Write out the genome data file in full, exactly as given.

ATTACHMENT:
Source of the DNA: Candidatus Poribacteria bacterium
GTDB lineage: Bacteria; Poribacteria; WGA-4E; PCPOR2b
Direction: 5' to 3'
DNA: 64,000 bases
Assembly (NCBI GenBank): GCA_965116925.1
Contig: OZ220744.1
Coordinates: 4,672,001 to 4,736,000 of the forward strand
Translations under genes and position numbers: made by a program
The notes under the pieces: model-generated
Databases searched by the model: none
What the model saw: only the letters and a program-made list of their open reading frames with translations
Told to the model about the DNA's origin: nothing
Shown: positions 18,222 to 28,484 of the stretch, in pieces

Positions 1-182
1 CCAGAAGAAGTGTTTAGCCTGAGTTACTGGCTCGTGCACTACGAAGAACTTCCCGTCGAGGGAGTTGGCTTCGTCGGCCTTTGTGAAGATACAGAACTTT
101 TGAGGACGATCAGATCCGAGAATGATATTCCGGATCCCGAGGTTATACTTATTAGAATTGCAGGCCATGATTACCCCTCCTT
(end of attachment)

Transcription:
Source of the DNA: Candidatus Poribacteria bacterium
GTDB lineage: Bacteria; Poribacteria; WGA-4E; PCPOR2b
Direction: 5' to 3'
DNA: 64,000 bases
Assembly (NCBI GenBank): GCA_965116925.1
Contig: OZ220744.1
Coordinates: 4,672,001 to 4,736,000 of the forward strand
Translations under genes and position numbers: made by a program
The notes under the pieces: model-generated
Databases searched by the model: none
What the model saw: only the letters and a program-made list of their open reading frames with translations
Told to the model about the DNA's origin: nothing
Shown: positions 18,222 to 28,484 of the stretch, in pieces

Positions 1-182
1 CCAGAAGAAGTGTTTAGCCTGAGTTACTGGCTCGTGCACTACGAAGAACTTCCCGTCGAGGGAGTTGGCTTCGTCGGCCTTTGTGAAGATACAGAACTTT
101 TGAGGACGATCAGATCCGAGAATGATATTCCGGATCCCGAGGTTATACTTATTAGAATTGCAGGCCATGATTACCCCTCCTT